We have an Emotional immaturity issue. My 7 year old daughter is very intelligent so she has been chosen to go to the library to do research. She is not enjoying it at all because she has to wait for help from the busy Librarian. She ends up crying or choking back tears. The other kids are dealing with waiting just fine. The Librarian is concerned and asked me to talk to my daughter about it. She says that my daughter definitely belongs in the program and her research is the best of the group. She also cries when she can't understand something or makes a mistake (very low frustration threshold). The Librarian says that this is suppose to be fun and a way of meeting the needs of more "advanced" kids. But how can an intelligent child get anything out of such a program when she has the emotions of a 4 year old? I'm wondering if she might be better off out of the program. Any suggestions or accommodations ideas? She has not been identified at school as having ADHD because it has not affected her grades and has only affected her minimally socially. Terry
I do agree with the last poster that it could be part of her "perfectionist" personality. My suggestion is this: on a weekend or day off, spend time in the library with her and show her how to use it. Practice ahead of time how to look things up, or whatever skills she will need to use on her own. Find out from the librarian what help your daughter has to wait for. Give your daughter the skills so when she is faced with the situation again, she can help herself and maybe even help another classmate. It can help boost her confidence and keep anxiety down. Also, you can brainstorm ideas together about what can you do while you are waiting for help. think of things she can do such as read, organize her paper by writing ideas down, etc.
don't pull her from the program unless necessary. She needs to learn to deal with the frustration as it will always come up in some way in life. when children are very young they tend to get a lot of individual attention. Now that she is getting older, she may be adjusting to not having all her needs met immedietely. it is a skill in maturity and instead of teaching her to escape her fears, help her to face them in practical ways.
good luck!
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Old 02-26-2004, 03:31 PM   #5
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Re: Emotional Immaturity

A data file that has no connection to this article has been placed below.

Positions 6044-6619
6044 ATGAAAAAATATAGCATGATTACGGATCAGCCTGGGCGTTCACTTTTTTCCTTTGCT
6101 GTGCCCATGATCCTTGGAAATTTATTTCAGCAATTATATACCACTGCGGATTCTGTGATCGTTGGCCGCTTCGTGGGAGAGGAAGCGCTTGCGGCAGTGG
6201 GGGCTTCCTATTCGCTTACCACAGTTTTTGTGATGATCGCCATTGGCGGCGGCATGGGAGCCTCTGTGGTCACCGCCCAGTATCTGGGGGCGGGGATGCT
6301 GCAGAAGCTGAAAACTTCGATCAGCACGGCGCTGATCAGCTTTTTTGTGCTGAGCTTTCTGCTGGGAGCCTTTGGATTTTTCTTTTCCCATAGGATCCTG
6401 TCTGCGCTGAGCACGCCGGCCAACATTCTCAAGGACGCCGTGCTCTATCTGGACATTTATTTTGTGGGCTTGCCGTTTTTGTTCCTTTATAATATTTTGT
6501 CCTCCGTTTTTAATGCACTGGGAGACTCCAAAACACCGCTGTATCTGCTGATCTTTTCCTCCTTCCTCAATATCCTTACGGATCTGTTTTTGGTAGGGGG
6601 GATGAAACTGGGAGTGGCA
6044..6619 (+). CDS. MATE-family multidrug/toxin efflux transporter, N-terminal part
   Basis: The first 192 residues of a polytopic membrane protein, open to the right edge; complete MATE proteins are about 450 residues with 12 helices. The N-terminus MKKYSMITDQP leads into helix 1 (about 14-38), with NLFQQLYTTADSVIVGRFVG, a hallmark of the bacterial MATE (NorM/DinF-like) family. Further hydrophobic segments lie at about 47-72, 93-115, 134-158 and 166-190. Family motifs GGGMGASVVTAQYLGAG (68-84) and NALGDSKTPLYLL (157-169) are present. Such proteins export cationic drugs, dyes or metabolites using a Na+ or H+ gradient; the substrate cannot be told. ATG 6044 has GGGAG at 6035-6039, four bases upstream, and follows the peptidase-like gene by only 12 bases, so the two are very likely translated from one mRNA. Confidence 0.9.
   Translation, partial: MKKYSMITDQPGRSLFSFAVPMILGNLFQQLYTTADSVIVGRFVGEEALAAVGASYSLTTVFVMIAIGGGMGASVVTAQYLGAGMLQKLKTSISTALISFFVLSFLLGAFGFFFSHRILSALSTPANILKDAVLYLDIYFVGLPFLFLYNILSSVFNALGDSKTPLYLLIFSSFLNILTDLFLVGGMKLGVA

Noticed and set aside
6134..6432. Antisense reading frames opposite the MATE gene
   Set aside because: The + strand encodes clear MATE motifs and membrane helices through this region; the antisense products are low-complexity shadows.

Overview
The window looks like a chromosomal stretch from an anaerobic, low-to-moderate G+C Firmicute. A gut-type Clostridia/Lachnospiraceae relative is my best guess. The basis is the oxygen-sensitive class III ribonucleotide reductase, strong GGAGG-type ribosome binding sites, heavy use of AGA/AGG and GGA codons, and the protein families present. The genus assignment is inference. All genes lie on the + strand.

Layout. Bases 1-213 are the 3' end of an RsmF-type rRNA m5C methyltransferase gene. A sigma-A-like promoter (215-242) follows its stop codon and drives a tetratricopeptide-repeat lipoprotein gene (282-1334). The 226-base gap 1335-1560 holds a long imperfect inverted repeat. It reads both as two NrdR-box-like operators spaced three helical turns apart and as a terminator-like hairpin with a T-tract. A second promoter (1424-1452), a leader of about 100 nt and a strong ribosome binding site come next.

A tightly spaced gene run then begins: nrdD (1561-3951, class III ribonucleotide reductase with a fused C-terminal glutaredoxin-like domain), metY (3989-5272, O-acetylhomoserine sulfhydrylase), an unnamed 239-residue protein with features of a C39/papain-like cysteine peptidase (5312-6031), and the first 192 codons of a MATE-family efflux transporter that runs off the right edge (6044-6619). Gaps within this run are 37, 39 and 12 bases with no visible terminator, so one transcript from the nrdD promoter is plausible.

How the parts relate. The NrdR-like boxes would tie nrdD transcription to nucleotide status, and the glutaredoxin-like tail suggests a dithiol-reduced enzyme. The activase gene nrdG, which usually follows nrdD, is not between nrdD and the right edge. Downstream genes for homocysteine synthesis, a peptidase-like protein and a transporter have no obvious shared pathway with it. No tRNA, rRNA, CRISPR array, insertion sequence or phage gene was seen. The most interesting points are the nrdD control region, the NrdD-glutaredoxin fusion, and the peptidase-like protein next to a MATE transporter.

Very good suggestions, Hope2Heal! I wish I'd thought of them.

Terry, I really like Hope2Heals's suggestions of trying to seeing where exactly your child is having problems with the library and then trying to help her with solutions.

*If* that doesn't work, then I'd put some serious thought into dropping out. I think my recommendation was premature.

 
Old 06-09-2004, 03:47 PM   #6
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Re: Emotional Immaturity

It sounds like my younger brother that just graduated from High school. If he has ADD its not anywhere severe as mine. He's a smart kid. Smarter than me; which isn't very hard to be. When he was in Elementary school they wanted to put him into a special program but it just wasn't for him. True he didn't perform as well through most elementary and middle school. But when he got into High School the counselors put him into honors classes and he took so many AP classes that he can almost start college as a sophomore. She'll catch up. Don't worry.

 
Old 06-09-2004, 04:15 PM   #7
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Re: Emotional Immaturity

Hi everyone,

I have real good news. My daughter was told that the "research program" was optional and she could go back to her regular class for 2nd grade reading. She said that she just couldn't tolerate sitting through boring 2nd grade books that are not anywhere near as interesting as reading at her own level. I guess the 2nd grade level books are a little slow-moving for her now or something although she certainly enjoyed that level when she was at that level. Well anyway, she decided to chill-out and be more patient with herself, laugh-off dumb mistakes on the computer. This is the first time she has been able to realing master her emotions and modify her way of thinking about a stressful situation. I'm really proud of her.

Terry

Last edited by TerryB; 06-09-2004 at 04:18 PM.